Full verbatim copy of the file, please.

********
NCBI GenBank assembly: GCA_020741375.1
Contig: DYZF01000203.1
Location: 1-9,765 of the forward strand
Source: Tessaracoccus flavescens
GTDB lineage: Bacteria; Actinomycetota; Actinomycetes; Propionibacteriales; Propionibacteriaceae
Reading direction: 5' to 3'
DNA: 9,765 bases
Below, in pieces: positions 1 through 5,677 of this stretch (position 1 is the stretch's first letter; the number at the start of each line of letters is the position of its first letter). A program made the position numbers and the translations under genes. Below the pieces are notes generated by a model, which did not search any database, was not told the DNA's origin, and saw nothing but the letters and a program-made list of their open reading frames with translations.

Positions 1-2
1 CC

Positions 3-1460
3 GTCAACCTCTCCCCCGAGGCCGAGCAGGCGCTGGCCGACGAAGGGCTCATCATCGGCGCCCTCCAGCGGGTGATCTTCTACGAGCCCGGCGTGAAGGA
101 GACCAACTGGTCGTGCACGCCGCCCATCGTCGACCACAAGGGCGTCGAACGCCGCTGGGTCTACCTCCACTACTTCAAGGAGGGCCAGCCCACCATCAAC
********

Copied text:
NCBI GenBank assembly: GCA_020741375.1
Contig: DYZF01000203.1
Location: 1-9,765 of the forward strand
Source: Tessaracoccus flavescens
GTDB lineage: Bacteria; Actinomycetota; Actinomycetes; Propionibacteriales; Propionibacteriaceae
Reading direction: 5' to 3'
DNA: 9,765 bases
Below, in pieces: positions 1 through 5,677 of this stretch (position 1 is the stretch's first letter; the number at the start of each line of letters is the position of its first letter). A program made the position numbers and the translations under genes. Below the pieces are notes generated by a model, which did not search any database, was not told the DNA's origin, and saw nothing but the letters and a program-made list of their open reading frames with translations.

Positions 1-2
1 CC

Positions 3-1460
3 GTCAACCTCTCCCCCGAGGCCGAGCAGGCGCTGGCCGACGAAGGGCTCATCATCGGCGCCCTCCAGCGGGTGATCTTCTACGAGCCCGGCGTGAAGGA
101 GACCAACTGGTCGTGCACGCCGCCCATCGTCGACCACAAGGGCGTCGAACGCCGCTGGGTCTACCTCCACTACTTCAAGGAGGGCCAGCCCACCATCAAC